BEVERLY HILLS, CA- A group of baseball’s greatest scouts, players, managers, executives and broadcasters convened Saturday night at the Beverly Hilton Hotel for the Professional Baseball Scouts Foundation’s 16th Annual “In the Spirit of the Game” Spectacular.
Home run specialist Jim Thome, Chicago White Sox legend Frank Jackson and Dodger Broadcaster Jaime Jarrin were inducted into the event’s Hall of Fame class of 2019.
Thome, honored with the Player Lifetime Achievement Award, hit 612 home runs throughout his 22-year career. His run in the big leagues included stints with the Indians, Phillies, White Sox, Dodgers, Twins and Orioles. Chicago White Sox owner Jerry Reinsdorf presented Thome with the award.
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Thomas, also known as “The Big Hurt,” received the award for “A Scout’s Dream ” from accomplished scout Al Goldis. Thomas played with four different ball clubs, but earned his stripes as an all-time great during his 15 seasons with the White Sox. He’s the only player in baseball history to maintain a .300 average, earn 100 walks, claim 100 RBI and smash 20-plus home runs over the course of seven consecutive seasons.
“I’m honored, this is a great event,” Thomas said. “Anytime you receive an award it means a lot to you. I had a great career and worked my butt off.”
Jarrin accepted the Pioneer Award after recently celebrating his 60th season of spanish broadcasting with the Dodgers. Last season, the Dodgers retired his microphone in their Ring of Honor.
Historic player agent Dennis Gilbert created the Professional Baseball Scouts Foundation and the yearly event with a mission to assist baseball scouts. The foundation is a 501(c)(3) nonprofit that awards grants to scouts and their immediate families who demonstrate financial need.
“I’m overwhelmed and grateful for everybody that is part of this,” Gilbert said. “It goes to show they understand how underappreciated the scouts are.”
As many as 1,500 of baseball’s brightest stars have attended the “In the Spirit of the Game” Spectacular throughout its 16-year history, including Ken Griffey Jr., Willie Mays, Reggie Jackson and others. As a result of continued support, the foundation has raised nearly $2 million for scouts.
“It’s an important event because it honors some of the hardest workers we have in this game, the scouts,” Yankees General Manager and Senior Vice President Brian Cashman said. “They’re the ones that have the eye for the talent.”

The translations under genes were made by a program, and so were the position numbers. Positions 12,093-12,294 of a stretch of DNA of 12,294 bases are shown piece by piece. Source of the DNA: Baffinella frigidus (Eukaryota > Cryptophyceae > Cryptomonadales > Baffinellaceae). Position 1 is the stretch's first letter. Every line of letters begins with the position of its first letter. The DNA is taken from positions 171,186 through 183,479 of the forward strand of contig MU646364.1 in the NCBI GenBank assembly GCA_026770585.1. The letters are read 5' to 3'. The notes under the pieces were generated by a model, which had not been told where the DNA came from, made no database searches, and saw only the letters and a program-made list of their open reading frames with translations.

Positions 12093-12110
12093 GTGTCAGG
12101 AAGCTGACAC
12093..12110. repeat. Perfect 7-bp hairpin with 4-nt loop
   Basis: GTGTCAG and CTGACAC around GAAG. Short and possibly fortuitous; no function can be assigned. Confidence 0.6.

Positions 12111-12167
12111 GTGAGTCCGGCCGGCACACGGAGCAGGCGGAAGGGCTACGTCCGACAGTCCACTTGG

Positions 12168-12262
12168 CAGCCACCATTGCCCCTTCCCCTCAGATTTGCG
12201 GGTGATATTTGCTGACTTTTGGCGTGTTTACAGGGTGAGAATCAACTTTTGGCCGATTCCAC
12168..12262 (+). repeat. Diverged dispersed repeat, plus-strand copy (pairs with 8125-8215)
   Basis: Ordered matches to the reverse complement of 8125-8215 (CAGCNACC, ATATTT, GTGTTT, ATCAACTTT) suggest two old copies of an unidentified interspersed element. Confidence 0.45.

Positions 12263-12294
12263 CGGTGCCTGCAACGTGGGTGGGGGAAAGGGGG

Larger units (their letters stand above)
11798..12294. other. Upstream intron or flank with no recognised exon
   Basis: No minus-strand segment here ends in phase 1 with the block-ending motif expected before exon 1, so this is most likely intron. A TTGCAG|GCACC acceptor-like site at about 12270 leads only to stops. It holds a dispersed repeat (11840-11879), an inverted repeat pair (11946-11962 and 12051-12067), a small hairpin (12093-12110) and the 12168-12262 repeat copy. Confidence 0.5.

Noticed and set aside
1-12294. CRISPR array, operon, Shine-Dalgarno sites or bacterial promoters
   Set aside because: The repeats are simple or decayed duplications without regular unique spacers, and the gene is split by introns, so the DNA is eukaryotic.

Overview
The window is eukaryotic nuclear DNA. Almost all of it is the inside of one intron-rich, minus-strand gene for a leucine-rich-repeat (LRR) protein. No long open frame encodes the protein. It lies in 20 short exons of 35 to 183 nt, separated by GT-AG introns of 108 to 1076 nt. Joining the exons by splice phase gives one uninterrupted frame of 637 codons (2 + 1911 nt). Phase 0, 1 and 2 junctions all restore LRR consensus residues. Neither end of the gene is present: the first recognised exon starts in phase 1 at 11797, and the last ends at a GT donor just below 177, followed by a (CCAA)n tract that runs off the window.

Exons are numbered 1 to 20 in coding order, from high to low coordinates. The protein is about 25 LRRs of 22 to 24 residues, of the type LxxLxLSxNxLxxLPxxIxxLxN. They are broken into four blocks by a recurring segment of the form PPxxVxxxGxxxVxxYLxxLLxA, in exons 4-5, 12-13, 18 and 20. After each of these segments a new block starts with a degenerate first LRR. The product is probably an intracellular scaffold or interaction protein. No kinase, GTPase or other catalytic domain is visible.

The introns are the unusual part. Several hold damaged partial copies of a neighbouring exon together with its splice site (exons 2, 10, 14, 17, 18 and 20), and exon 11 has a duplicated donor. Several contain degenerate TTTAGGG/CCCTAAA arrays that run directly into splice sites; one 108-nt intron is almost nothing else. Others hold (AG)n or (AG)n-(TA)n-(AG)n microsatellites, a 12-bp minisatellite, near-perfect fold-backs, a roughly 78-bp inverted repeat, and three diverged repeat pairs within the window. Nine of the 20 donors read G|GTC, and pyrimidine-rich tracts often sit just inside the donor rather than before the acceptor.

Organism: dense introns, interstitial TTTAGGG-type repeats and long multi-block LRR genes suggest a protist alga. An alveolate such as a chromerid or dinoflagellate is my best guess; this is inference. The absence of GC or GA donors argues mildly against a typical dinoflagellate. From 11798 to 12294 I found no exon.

Veteran scouts Gary Hughes and Damon Oppenheimer collected the George Genovese Lifetime Achievement Award in Scouting. National League MVP and Milwaukee Brewers outfielder Christian Yelich, national crosschecker Sam Hughes and Cashman presented Hughes and Oppenheimer. John Barr, Ken Compton, Jim Hendry, Bill Schmidt, Logan White and Tim Wilken were all presented with the Legends in Scouting Award.
Cashman added, “We’re lucky to have these guys, so shining a light on what they do is very important. If I didn’t have good scouts I wouldn’t have this job. They are the foundation of all franchises.”
Actor Mark Harmon hosted a tribute in remembrance of late executive Kevin Towers. Arizona Diamondbacks manager Torey Lovullo took home the Tommy Lasorda Managerial Award. Former Blue Jays executive Paul Beeston was honored with the Allan H. “Bud” Selig Executive Leadership Award. Beeston, who was the first Blue Jay employee in 1976, worked his way up to President and CEO by 2009 and retired in 2015.
Humanitarian Mickey Segal, recipient of the Dave Winfield Humanitarian Award, served as Mayor of Arcadia four times. Lefty pitchers Tommy John and Jamie Moyer, who played a combined 51 seasons in the majors, earned the Iron Man Award.
“It’s an honor to be here, getting the Iron Man Award with Tommy John,” Moyer said. “Tommy John is someone that I looked up to as a pitcher, and eventually played against him for a couple years. Being around the baseball world is a lot of fun and brings back a lot of memories. There’s lots of conversation about the game. It’s just an exciting night.”